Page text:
Blog future vs NYT future: none of the above!

Five years ago, Dave Winer made a "long bet" with New York Times executive Martin Nisenholtz: "In a Google search of five keywords or phrases representing the top five news stories of 2007, weblogs will rank higher than the New York Times' Web site."

Five years later, Rogers Cadenhead has done the math and concludes that blogs are edging out the Times (but that other mainstream media outlets are beating both of them -- thanks to the NYT having squandered the golden years of cheap googlejuice acquisition by erecting a registration and paywall on their content, causing them to fall behind less well-known, but more readily linked news-sources).

Most interesting of all is that Wikipedia (only a year old in 2002) is clobbering both of them -- more proof that the future is weirder than we can know. In 2002, it seemed like the two choices were "amateurs you trust" or "unbiased, accurate, and coherent" information from an "authoritative source." In reality, the third, unforeseen choice was "a horde of nameless, faceless amateurs who are not required to prove expertise in the subjects they cover."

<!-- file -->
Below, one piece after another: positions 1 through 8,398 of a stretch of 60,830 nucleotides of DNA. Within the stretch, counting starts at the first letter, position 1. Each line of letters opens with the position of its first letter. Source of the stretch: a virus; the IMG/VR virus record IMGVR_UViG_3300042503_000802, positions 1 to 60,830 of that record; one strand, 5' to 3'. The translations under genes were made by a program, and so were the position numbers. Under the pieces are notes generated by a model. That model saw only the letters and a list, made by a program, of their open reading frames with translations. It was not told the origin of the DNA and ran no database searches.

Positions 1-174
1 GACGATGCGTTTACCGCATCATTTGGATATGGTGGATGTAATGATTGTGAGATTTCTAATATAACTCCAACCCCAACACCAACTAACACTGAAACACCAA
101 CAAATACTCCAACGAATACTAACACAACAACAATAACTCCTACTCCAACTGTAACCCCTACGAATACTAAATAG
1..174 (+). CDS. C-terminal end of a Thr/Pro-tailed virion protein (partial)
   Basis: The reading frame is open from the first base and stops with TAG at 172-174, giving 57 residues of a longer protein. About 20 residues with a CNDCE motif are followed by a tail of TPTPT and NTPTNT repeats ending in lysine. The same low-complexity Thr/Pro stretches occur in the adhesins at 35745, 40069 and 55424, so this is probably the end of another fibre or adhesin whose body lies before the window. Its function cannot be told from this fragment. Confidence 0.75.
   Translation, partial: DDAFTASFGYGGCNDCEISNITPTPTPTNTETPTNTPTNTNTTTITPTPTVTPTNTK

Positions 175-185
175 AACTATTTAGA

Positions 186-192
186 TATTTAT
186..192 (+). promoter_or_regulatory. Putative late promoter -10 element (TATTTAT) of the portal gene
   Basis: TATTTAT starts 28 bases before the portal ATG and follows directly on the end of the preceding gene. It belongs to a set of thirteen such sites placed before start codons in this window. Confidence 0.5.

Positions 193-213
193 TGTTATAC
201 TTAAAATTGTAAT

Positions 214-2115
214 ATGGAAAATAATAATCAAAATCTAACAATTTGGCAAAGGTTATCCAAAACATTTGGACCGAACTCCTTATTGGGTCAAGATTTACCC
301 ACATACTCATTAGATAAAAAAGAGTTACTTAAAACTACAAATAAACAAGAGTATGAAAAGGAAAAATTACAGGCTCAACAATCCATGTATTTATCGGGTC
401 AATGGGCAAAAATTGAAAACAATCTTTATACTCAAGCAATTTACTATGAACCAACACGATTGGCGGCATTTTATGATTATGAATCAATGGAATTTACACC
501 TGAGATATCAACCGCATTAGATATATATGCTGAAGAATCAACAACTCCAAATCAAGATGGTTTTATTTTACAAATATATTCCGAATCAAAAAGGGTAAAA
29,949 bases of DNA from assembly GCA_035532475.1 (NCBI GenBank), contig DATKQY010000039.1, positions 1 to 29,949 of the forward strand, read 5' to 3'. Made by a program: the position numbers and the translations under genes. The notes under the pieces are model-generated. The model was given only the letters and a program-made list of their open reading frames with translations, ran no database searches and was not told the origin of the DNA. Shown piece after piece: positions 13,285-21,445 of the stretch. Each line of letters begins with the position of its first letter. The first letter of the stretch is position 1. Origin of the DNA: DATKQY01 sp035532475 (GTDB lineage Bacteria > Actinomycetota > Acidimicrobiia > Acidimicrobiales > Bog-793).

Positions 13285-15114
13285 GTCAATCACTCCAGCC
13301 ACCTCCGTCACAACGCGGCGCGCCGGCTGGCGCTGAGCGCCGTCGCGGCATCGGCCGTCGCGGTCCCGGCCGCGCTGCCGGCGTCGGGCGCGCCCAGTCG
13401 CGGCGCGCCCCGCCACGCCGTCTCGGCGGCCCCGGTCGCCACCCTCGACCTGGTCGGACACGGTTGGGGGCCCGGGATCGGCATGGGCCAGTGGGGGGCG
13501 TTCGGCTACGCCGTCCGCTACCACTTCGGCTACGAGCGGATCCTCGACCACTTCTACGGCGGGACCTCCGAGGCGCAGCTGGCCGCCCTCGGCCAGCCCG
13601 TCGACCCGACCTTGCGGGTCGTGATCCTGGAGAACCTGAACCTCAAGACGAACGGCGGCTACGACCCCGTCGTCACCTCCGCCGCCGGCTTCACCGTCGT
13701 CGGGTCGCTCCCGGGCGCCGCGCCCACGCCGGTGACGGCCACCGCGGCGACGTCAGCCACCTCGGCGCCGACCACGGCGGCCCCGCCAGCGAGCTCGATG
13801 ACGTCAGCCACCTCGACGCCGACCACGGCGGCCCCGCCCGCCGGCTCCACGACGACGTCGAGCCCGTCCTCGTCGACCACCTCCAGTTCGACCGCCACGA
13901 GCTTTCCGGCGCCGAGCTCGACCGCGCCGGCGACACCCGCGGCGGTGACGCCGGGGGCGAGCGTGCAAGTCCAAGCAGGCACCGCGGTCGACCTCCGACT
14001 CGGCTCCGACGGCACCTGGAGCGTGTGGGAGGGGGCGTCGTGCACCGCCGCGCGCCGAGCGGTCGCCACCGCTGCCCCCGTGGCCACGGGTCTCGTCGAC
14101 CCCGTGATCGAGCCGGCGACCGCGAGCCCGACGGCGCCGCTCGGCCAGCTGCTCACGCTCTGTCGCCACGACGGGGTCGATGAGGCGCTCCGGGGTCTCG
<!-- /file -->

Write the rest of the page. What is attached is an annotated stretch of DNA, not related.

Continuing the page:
Whenever someone asks you which of two futures you think is more likely, your best bet is always "none of the above." Link (via Kottke)


  1. a horde of nameless, faceless amateurs

    Yes! damn those little people and their ignorant hides!
    If you’d listened to them, you’d think they’ve been responsible for most of history!

  2. Andrew Keen is turning in his grave…

    …what’s that?…He’s still alive?

    …Oh…well…I’m sure he’s pissed.

  3. Actually ::adjusts library nerd glasses:: what sets apart Wikipedia is that every entry is a summary. That’s the whole point of encyclopedias, doncha know. NYT articles and blog entries aren’t really designed to do that.

    Plus it’s not (just) about authority and trust…

    Searchers don’t want certainty, they just want to reduce their uncertainty. I learned that in Library School. In 1994.

  4. Yay for Library Nerds, for they probably make up a nice chunk of the hobbyist Wikipedia editor sect.

  5. Actually, I’ve seen a fair bit of evidence that Google artificially inflates Wikipedia’s rankings — it often appears higher than more directly relevant results and higher than the same search on other engines.

    So the better candidate for 800-lb gorilla is Google itself, which can tweak the results to favor its preferred sources.

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